Accelerating Gender Diversity
Carl Erickson, Atomic Object
September 10, 2018
In the technology industry, and in computer science specifically, awareness of gender diversity is a hot topic. I was aware of the issue 10 years ago as I exited the academic world, where it was being actively discussed. Though I had a bit of a head start on awareness when I stepped into business, it wasn’t until I committed to making gender balance a priority and took specific actions toward that goal that I was able to truly make progress.
Our first attempt failed. In 2006, about five years into the life of my software development and design company, Atomic Object, I looked at my team and said, “We’re a bunch of guys, and we need to fix that. We need to hire women developers.” But mine was a young company at the time, and I didn’t do a good job of explaining why we needed to do that. So, facing push-back from others in the company, the issue stalled. We talked a lot about it, but we didn’t succeed in hiring even one woman as a developer. We remained at around 7-10 percent female employees for years.
Then, around five years ago, I finally said, “enough is enough.” This time around, we did things differently: we created a consistent, company-wide, focused conversation around the topic across our communication platforms; we tracked our progress; we made structural changes to compensation and benefits to become more appealing to women; we modified our hiring, diversity, and marketing collateral; we reached out internally and externally to make employees and the broader community aware of our commitment to gender balance.
The results have been pretty great: today, 23 of our 65 employees are women—that’s 35 percent of the company. And, 37 percent of our developers are women.
The steady progress has been consistent as we have continued to embrace gender diversity, but our Accelerator Program, a professional development program for newly-graduated developers, has propelled us even further, faster and gives me great hope for the future of sustainable gender balance on our team.
I think there are a few key reasons the Accelerator Program has served to boost the number of women at Atomic Object. First, the program is broadly appealing to young graduates, men and women, because it bridges the gap between their academic education and on-the-ground training as a developer, where they rotate through client projects and learn many skills they never encountered in school. Second, I think young women developers are drawn to the fact that participants enter the program as part of a cohort of 3-5, which means that they are joining the company with peers—and other women—who are the same age and at the same point in their professional lives. Finally, the structured mentorship within the program, which offers young people valuable, dedicated guidance, has also created great traction for the program among women.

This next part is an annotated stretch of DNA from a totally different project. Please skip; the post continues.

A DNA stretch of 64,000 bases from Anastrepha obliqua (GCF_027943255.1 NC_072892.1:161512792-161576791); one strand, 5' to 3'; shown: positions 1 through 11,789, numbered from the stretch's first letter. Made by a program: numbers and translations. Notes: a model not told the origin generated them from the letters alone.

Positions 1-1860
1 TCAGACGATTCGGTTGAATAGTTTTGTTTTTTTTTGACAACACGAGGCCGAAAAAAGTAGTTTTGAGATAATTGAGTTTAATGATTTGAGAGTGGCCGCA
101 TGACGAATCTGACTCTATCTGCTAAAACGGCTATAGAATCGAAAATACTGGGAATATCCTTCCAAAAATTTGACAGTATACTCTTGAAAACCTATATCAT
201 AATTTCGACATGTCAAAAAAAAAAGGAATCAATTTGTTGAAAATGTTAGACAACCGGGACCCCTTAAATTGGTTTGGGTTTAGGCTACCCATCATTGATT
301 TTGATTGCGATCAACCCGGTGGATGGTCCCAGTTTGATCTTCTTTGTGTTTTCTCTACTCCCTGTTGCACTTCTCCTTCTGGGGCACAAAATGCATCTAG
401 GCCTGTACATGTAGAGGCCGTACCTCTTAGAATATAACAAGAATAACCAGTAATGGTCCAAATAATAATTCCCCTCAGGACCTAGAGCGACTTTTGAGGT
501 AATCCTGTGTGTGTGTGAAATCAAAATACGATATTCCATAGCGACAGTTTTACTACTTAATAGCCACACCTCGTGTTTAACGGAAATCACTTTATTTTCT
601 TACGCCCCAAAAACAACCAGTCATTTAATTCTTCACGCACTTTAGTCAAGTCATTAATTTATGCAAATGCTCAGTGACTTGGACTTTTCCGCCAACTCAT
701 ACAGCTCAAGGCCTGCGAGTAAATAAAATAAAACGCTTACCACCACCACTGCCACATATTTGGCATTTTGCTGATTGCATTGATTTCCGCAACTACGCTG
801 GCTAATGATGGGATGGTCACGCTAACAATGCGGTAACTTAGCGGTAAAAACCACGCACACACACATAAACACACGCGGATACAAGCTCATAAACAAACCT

As we have welcomed more women into our company through the Accelerator Program, our earlier commitment and ongoing work around gender balance has served us well. Because we had already made changes to be more attractive to women before we launched the Accelerator Program, we didn’t have obstacles to overcome when our goals began to become reality.
So, what does that reality look like? What are the benefits of these efforts? Atomic Object is a more interesting, welcoming place to work. We’re able to recruit more women and have become an employer of choice in an extremely tight job market because we are viewed as a balanced, positive environment. And, while we have always been an unusually profitable company for our industry—our margin is 2-3 times the industry average—the increased number of women on our team contributes to our ability to defend and maintain our good long-term financial health. The cognitive diversity among our gender diverse team leads to increased innovation, as well as better problem solving for clients, all of which contribute to our overall strength and resilience for the long-term.
All that said, there’s no question we still have work to do. We still don’t have any senior-level women developers—though not from lack of trying. The reality is that the shortage of women in computer science is not only a pipeline issue; women also leave computer science careers at greater rates than men do, so there are just very few women in these positions. This means our young women developers lack role models, something they struggle with. In response, I encourage them to look beyond senior developers, to seek out mentorship opportunities from colleagues in different departments who can be equally helpful. I also emphasize to these young women that they will be those mentors they are seeking one day.
I look forward to continuing to contribute to making that day a reality—sooner than later.
Carl Erickson, PhD is the CEO and Co-Founder of Atomic Object, a Michigan-based software design and development company. He is also an active angel investor and managing director for Tappan Hill Ventures, has served on the boards of several tech startups, and launched his professional life as a Professor of Computer Science at Grand Valley State University.